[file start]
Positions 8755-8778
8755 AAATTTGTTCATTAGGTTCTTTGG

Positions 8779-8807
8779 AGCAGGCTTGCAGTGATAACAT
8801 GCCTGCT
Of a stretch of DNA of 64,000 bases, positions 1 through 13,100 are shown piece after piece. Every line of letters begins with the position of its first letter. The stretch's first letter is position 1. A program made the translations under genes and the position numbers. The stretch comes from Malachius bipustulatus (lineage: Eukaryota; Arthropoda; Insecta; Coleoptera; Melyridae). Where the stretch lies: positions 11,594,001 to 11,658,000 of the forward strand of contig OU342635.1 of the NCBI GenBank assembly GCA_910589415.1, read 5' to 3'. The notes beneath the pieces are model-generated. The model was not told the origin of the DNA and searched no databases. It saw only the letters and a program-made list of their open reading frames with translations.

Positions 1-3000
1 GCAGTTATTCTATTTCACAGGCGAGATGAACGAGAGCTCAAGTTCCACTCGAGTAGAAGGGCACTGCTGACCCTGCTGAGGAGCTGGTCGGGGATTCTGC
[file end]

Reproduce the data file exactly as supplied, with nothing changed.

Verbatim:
Positions 8755-8778
8755 AAATTTGTTCATTAGGTTCTTTGG

Positions 8779-8807
8779 AGCAGGCTTGCAGTGATAACAT
8801 GCCTGCT
Of a stretch of DNA of 64,000 bases, positions 1 through 13,100 are shown piece after piece. Every line of letters begins with the position of its first letter. The stretch's first letter is position 1. A program made the translations under genes and the position numbers. The stretch comes from Malachius bipustulatus (lineage: Eukaryota; Arthropoda; Insecta; Coleoptera; Melyridae). Where the stretch lies: positions 11,594,001 to 11,658,000 of the forward strand of contig OU342635.1 of the NCBI GenBank assembly GCA_910589415.1, read 5' to 3'. The notes beneath the pieces are model-generated. The model was not told the origin of the DNA and searched no databases. It saw only the letters and a program-made list of their open reading frames with translations.

Positions 1-3000
1 GCAGTTATTCTATTTCACAGGCGAGATGAACGAGAGCTCAAGTTCCACTCGAGTAGAAGGGCACTGCTGACCCTGCTGAGGAGCTGGTCGGGGATTCTGC